However, we have built a system of communities that does not provide safe ways for older residents to get around with out a car.  If you live outside of the COAST bus service route you are pretty much out of luck.  Maybe you can walk somewhere, but that means your town has sidewalks by your house to wherever you want to go.  That is unfortunately highly unlikely (Dover does a reasonably good job though).  You have no choice but to continue driving if you want to maintain any sense of independence.  Many families will refuse to take the licence away from a grandparent for fear that that person will hate them or will be unable to go anywhere.  I don't blame them one bit, but what it means is we have older drivers on the road who do not have the ability to safely operate a motor vehicle at the speeds required in an urban/rural setting.

If we provided good bicycle paths, safe and complete sidewalks, and reasonably accessible transit I think many would feel more comfortable about giving up their drivers licence, because at least they still have options to get around.

The exact cause of course is still under investigation and we may never know but a combination of age of the  man driving and age of the victim, the width of the road, the speed limit of the road, the distance between crosswalks, old markings in the road, as well as potential shadow from the building all contributed to this man's untimely death.

You should not have to take your life in your (or somebody else's) hands if you wish to walk downtown.

There are solutions though!

  • Reduce the road width.  Reduce each travel lane to 10 feet, use the additional 9 feet for a buffered bike lane (hey it could even by two-way) and curb bulb-outs (you can see a bulb-out in the lower crosswalk) or sidewalk expansion
  • Remove a travel lane and reduce remaining lane to 10 feet.  Use space created to expand sidewalks on both sides, plant trees, and provide a buffered bike lane, along with curb bulb-out, and provide better transit stops
  • Reduce speed to 15-20mph.  This is a downtown, not a freeway.  The goal in a downtown is to slow auto traffic down so people can park and visit shops safely without worrying if they will get run over by a semi doing 45.  This can be done by pavement changes, raised crossings, and will naturally happen if the lanes are narrowed.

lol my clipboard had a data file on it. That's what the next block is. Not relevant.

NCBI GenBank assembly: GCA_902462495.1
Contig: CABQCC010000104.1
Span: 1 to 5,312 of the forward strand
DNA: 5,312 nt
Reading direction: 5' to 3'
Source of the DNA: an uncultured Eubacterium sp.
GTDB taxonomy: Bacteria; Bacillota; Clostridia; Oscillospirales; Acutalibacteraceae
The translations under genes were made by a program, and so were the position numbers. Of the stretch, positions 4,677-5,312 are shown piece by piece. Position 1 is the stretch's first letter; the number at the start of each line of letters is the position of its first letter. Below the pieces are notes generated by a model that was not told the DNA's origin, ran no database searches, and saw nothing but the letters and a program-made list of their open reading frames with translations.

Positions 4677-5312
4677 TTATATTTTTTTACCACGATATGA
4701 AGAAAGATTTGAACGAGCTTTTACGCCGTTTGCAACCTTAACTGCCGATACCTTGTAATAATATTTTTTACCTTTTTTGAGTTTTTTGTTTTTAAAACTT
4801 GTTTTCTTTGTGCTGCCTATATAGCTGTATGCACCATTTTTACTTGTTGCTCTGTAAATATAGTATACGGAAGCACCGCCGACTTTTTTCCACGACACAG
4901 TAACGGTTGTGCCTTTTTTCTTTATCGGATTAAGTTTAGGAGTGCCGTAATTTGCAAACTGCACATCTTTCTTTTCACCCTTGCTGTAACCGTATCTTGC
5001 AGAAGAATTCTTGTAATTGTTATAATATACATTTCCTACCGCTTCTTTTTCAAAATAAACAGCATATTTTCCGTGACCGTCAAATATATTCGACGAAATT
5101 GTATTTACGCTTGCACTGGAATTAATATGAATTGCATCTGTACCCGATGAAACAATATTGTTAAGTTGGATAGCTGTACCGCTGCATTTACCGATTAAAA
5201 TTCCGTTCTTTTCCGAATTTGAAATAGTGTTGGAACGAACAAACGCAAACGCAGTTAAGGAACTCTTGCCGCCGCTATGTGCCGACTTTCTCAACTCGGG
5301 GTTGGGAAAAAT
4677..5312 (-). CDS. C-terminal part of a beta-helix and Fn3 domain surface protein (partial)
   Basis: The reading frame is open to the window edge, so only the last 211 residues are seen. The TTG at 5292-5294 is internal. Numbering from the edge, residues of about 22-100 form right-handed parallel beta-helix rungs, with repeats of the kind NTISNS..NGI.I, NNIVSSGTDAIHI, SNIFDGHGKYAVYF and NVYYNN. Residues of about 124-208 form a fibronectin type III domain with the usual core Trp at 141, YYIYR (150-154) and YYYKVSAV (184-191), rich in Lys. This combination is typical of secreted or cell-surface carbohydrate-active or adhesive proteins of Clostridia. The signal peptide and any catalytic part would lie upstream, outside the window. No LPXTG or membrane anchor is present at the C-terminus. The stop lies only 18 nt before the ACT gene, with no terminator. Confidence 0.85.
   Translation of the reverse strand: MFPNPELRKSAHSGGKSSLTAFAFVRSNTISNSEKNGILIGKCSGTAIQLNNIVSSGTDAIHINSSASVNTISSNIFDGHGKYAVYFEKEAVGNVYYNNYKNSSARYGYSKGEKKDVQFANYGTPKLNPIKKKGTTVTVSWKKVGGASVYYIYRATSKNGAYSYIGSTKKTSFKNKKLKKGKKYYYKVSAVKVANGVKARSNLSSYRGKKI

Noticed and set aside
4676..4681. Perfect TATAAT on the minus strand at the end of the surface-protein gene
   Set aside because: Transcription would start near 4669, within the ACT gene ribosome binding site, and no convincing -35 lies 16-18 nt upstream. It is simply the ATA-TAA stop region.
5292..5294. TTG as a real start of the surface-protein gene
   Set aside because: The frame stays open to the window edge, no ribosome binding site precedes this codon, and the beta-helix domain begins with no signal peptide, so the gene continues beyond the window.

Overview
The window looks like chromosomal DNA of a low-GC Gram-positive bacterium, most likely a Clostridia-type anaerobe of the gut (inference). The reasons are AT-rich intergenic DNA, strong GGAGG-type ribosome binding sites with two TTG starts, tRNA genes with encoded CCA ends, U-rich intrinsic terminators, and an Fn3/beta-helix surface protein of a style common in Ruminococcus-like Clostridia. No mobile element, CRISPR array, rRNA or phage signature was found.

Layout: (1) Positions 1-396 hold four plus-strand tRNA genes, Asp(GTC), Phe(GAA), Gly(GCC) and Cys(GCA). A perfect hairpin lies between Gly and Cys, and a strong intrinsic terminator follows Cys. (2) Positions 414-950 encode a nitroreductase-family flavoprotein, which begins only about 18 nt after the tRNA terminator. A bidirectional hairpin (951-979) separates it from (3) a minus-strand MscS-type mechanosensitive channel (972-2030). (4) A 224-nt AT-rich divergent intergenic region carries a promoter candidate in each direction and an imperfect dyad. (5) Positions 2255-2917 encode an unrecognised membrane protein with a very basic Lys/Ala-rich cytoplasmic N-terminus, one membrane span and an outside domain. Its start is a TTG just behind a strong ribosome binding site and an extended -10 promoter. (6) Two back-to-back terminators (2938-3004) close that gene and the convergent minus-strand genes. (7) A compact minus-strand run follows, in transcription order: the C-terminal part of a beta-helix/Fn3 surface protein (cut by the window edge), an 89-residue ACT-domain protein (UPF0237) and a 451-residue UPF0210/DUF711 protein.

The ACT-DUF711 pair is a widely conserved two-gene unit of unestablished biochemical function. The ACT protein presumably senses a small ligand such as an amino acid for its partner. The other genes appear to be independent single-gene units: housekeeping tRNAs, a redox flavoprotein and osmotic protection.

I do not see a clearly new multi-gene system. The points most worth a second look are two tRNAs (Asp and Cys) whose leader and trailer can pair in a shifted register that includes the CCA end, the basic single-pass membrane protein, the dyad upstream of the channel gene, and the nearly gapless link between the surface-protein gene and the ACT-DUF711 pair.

• Better marking of pedestrian crossings.  It is not all about the drivers, sometimes a bit of signage in the form of bright white thermoplastic crossings can help folks walking find a safe crossing place.  Increase the number of crossings too.  People will not walk out of their way by very much before they jay-walk wherever they see fit, increase the crossings and this risk is reduced.
  • Make drivers over 65/70 do a motor response test at various speeds in addition to eye tests and update on current laws.
  • Restrictions on mobile devices through an engine lock type feature and/or hefty fines.
  • Provide more rigorous drivers ed training with regard to interactions in the urban environment.  Looking at the red light/stop sign or for traffic in the other lane is not all that is required.  Bicyclists, kids, pedestrians, buses are all interacting in the urban environment.  Learners must interact with these things as part of their learning process.  The Dutch traffic gardens are a perfect example of this type of education.
With a little bit of work and dedication and perhaps even some push back against "the State DOT knows best" we can make our urban environments safer and prevent deaths like this from happening.

Condolences to his family.  His death should not have happened like this.